Interview: Craig Finn of The Hold Steady

craig finn

THERE’S A TRACK on the new Hold Steady album called ‘On With The Business’, and that’s exactly what singer-guitarist Craig Finn is getting. It’s been four years since Heaven Is Whenever saw the band’s music maturing and the then 38 year-old’s lyrics further enforcing his reputation as a rock and roll storyteller of the highest order. It’s easy to see why Finn’s lyrics are what they are, as he reels off names of writers you’ve never heard of.

The engaging and erudite Minneapolis-raised New York native is still telling stories with his literature-rich lyrics on new album Teeth Dreams, and since the departure of flamboyantly moustachioed keyboardist Franz Nicolay after 2008’s excellent Stay Positive, the band has taken on an extra guitarist. With a fatter, Thin Lizzy-esque dual guitar sound, The Hold Steady may have reached a new phase in their musical life cycle, but while Finn is happy to talk up his band’s new dynamic and approach to making music, he’s equally happy to chew the fat on a range of other subjects, from chasing girls as a youngster to Nirvana and the future of rock.

Congratulations on the new album. How does it feel to have it out there?

It feels really good, you know. This is the same as any album, but they take so long to get out; we recorded it in August and it was mixed in October. I’m just excited to be out here playing these songs for people. We went down and did SXSW and played seven times, but they were all these short showcases, and I’m excited to now be playing real shows to the real fans.

How did the new material go down at SXSW?

It went great and continues to go great. It’s always fun to have a new record out; you go and do a new song, and now that it’s out people jump up and sing the words, and you’re like “alright; these guys have got the record”. It feels really good.

Do you feel nervous playing songs live for the first time?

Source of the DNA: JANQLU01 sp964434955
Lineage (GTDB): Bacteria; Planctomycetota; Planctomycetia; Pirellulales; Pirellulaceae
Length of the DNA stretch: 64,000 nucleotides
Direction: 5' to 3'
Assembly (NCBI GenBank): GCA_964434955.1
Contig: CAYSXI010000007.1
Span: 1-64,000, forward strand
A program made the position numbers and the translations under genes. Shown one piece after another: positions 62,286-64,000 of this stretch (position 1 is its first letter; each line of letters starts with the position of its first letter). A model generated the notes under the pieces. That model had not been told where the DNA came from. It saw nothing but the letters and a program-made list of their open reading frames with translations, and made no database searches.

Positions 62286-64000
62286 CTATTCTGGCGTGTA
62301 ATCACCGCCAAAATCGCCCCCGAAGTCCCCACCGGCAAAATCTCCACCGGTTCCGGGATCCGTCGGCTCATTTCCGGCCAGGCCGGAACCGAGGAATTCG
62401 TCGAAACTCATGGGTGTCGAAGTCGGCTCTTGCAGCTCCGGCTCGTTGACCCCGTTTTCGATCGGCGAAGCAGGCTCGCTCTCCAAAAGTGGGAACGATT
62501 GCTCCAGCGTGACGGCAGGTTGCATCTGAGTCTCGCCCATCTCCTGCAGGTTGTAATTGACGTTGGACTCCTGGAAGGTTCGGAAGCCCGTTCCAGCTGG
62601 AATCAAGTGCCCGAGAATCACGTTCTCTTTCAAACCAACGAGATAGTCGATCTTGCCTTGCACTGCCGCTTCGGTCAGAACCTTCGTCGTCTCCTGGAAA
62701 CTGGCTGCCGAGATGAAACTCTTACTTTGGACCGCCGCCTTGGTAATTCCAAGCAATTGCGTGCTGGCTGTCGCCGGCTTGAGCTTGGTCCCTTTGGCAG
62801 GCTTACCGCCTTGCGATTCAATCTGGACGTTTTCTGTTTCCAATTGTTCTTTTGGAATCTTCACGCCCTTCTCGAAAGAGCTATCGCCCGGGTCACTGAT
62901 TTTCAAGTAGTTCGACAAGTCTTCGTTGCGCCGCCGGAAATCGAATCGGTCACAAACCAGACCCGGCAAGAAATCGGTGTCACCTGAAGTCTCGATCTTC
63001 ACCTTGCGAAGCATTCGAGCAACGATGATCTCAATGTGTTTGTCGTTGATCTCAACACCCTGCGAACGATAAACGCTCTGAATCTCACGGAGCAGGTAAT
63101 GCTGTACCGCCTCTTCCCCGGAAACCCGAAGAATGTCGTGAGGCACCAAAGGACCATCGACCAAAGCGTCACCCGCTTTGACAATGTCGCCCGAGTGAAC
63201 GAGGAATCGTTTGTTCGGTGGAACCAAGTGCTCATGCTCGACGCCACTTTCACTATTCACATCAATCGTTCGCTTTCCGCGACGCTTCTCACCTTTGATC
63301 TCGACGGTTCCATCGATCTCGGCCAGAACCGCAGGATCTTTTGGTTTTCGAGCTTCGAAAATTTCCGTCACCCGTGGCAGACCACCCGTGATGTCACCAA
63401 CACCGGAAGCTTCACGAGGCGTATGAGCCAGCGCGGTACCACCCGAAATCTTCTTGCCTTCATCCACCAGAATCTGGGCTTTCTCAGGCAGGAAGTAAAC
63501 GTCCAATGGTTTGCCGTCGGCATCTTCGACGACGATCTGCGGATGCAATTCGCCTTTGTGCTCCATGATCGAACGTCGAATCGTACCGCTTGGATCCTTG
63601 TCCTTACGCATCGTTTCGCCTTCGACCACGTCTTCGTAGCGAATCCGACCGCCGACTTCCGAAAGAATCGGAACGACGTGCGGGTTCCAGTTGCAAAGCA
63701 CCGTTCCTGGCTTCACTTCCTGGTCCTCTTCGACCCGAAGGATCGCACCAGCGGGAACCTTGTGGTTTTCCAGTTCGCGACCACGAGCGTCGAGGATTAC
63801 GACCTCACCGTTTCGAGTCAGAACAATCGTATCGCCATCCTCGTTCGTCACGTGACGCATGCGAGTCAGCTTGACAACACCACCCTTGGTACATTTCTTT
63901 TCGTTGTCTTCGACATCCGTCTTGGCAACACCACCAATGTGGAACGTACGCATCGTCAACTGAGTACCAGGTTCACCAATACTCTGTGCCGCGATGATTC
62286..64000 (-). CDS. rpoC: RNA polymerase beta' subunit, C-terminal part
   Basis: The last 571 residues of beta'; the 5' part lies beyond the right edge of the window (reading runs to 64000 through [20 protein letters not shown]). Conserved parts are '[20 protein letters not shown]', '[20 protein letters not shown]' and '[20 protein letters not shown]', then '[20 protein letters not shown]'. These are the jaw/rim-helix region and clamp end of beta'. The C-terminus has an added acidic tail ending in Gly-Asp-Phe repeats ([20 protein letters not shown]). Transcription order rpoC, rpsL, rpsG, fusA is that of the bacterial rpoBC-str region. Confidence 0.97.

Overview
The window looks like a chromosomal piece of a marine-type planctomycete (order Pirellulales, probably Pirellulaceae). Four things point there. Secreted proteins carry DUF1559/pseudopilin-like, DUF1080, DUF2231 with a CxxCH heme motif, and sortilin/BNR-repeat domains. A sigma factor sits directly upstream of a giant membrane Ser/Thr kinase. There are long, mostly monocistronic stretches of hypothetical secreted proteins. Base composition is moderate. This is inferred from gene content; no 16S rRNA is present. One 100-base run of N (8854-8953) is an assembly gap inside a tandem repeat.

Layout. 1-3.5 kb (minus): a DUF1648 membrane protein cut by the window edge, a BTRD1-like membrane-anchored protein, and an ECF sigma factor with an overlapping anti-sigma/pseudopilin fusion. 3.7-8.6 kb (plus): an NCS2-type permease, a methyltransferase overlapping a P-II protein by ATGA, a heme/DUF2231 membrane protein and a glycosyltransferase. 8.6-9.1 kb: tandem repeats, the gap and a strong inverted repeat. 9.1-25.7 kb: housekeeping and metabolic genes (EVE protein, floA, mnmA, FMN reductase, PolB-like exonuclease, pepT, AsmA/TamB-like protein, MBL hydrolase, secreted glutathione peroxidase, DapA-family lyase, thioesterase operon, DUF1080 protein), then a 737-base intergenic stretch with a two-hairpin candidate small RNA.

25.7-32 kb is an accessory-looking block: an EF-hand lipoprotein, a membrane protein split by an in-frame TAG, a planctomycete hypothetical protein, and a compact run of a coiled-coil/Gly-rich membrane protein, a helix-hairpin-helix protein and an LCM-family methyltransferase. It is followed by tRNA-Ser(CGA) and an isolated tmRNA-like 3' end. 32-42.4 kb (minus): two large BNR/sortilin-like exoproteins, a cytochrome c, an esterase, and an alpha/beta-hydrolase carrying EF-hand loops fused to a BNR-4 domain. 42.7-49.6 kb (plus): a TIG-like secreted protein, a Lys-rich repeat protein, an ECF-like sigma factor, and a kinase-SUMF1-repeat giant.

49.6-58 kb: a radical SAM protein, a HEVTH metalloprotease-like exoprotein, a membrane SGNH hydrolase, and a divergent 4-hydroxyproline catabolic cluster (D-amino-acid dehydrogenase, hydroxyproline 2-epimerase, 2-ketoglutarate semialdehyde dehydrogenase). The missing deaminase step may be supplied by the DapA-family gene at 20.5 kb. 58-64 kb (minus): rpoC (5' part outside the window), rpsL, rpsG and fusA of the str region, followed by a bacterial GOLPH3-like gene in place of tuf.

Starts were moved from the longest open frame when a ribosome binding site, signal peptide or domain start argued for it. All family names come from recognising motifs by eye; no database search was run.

You get sort of nervous, but in some ways it’s also great because you have to pay attention a little more or be on autopilot a little less. In that sense it’s really nice; it’s kind of more of a challenge and you have to think about it, and that’s really cool. You’re maybe paying attention to different things than you are for the rest of the set, in a good way.

Why has it been four years since your last album?

We were going really hard, you know? We did five albums in seven years and toured extensively on each of them. Things were kind of fatiguing; the wheels were falling off the wagon, so to speak. I think everyone was a little tired, and creatively we weren’t in a very good place. We took a break and I made a solo record, which took some time, then we started trying to make this record. The one thing that’s different about this record is that [guitarist] Steve Selvidge joined for it. This is the first record we wrote and recorded with him, and now we have two guitar players. He had joined on the touring for the last record, but this is the first we had wrote and recorded with him. He lives in Memphis and the rest of us live in New York, so there was a bit of a geographic hurdle to get over when we started writing. It was a little formal at first, or a little forced, but we got over it eventually and wrote a ton of songs; maybe even over-writing. We had way more songs than we needed, but once our producer Nick Raskulinecz came in it happened quickly. He was like “you guys have plenty of songs for a record, let’s just go make this thing”.

What makes Steve Selvidge a good fit for The Hold Steady?

We had met him as a guitar player in an opening band years before; a band called The Bloodthirsty Lovers. Tad [Kubler, guitar] and Steve hit it off right away; they started playing guitar together and he seemed a good fit personality-wise, and then we found out that Tad and him were born on the exact same day. We thought if we were going to do a two-guitar line-up, then this was meant to be. It’s a push and pull thing between their guitars; the way they play back and forth and the way they play with each other. That’s come to define this album, and it’s a huge part of our sound now.

Do you enjoy recording or can it be a chore?

There are a lot of parts that don’t have a lot to do with me, you know? There’s a technical aspect to it, and then there are all the instruments that you aren’t playing. Depending on how you’re making the record, there can be a lot of downtime. I like making the records, but there are days which are pretty slow. I really like playing shows, so the record is a way to go out and introduce your songs to people and go out on tour again. I guess I like touring better than recording, although I love to see things fit together, and the creative moments are really fun.